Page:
The question of rarity for “non-essential” things was reignited this week with the introduction of the beta portals, which some folks compared to Willy Wonka's Golden Tickets in terms of rarity. That said, at least in my little section of Twitter, people seemed to just have a defeatist attitude toward their chances at acquiring a portal, with most comments being along the lines of “I'll look around a little bit, but I'm not going to farm for hours.”

Maybe that attitude springs from the fact that these portals will be a limited-time thing and we'll all eventually wind playing Heart of Thorns anyway, so there's really no need to lose several days just to try and get them now. But I also think that it should come as something of a realization that excessive rarity, even for things that don't really matter in the grand scheme of things, just doesn't work any more. We've moved on from just wanting to get our stats without a ridiculous grind to not wanting our shinies to require a similar grind. Precursor crafting is coming, after years of complaints about the previous acquisition methods, and maybe that was the semi-final nail in the coffin for this method of loot acquisition. I'm sure there are people out there who have been playing Dry Top and Silverwastes virtually nonstop all this week, but I think that of people's willingness to grind for that sort of thing is lower than it was when the game was new.

This isn't to say that there shouldn't be very rare things to collect – and the beta portals should have been pretty tough to get – and certainly not that ArenaNet won't put any more in the game. The thrill of getting that rare drop is all too satisfying. I think, though, that people will form their opinions about an MMO's loot system based on what is perceived as the “best” thing to get. In traditional MMOs, that's high-end stat-based gear; that's what we strive for, what we put the most effort into obtaining, and what we're likely to gripe about when it becomes to difficult to obtain.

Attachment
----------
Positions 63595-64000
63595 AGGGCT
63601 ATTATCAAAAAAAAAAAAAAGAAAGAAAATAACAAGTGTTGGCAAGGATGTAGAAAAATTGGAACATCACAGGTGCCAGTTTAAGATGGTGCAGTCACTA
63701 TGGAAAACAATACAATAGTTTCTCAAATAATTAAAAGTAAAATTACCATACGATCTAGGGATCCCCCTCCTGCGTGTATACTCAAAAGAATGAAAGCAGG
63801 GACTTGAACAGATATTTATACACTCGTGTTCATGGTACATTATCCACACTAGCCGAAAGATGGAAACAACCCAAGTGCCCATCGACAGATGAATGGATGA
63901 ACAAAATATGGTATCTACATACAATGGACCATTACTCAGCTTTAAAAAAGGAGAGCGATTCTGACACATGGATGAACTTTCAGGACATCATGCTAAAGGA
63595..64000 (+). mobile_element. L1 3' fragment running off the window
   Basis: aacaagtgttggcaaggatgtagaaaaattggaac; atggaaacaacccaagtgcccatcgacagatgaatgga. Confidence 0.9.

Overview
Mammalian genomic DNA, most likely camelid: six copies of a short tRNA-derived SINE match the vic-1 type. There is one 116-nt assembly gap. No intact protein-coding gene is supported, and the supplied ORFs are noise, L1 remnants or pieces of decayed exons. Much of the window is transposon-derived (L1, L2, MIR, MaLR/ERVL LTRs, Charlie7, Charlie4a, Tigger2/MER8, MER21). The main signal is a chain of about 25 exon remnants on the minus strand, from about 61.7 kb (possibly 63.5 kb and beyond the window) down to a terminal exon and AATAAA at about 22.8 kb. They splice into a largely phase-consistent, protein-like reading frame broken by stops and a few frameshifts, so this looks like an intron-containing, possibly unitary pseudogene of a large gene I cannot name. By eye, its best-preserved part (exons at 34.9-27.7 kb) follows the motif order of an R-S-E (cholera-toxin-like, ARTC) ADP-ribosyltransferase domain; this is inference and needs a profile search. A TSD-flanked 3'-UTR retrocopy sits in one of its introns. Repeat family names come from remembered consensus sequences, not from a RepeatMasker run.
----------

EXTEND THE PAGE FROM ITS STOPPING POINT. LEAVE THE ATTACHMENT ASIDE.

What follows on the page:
In Guild Wars 2, stats aren't that hard to come by, and so we gravitate toward collecting skins and other luxury items. As such, it's only natural that we grumble about them when we perceive them as too hard to get. No, it doesn't really matter if someone looks fancier than you, but if that's largely what the game is about, then it's what we're going to focus on. It's not about never being satisfied – it's about what the game was designed to make us pursue.

Or, as I've said many times before, if you don't think you'll grind for anything... well, maybe MMOs aren't for you, even one that advertises “no grind” like Guild Wars 2. They have to have some way to keep you in the game for months or years. We've got a pretty good deal in Guild Wars 2, in that the best stat gear is relatively easy to acquire. If the price we pay for that is needing great RNG luck or real money for sweet duds, I suppose I'm willing to live with that.

Well, except with regard to precursors. That was going maybe a wee bit too far...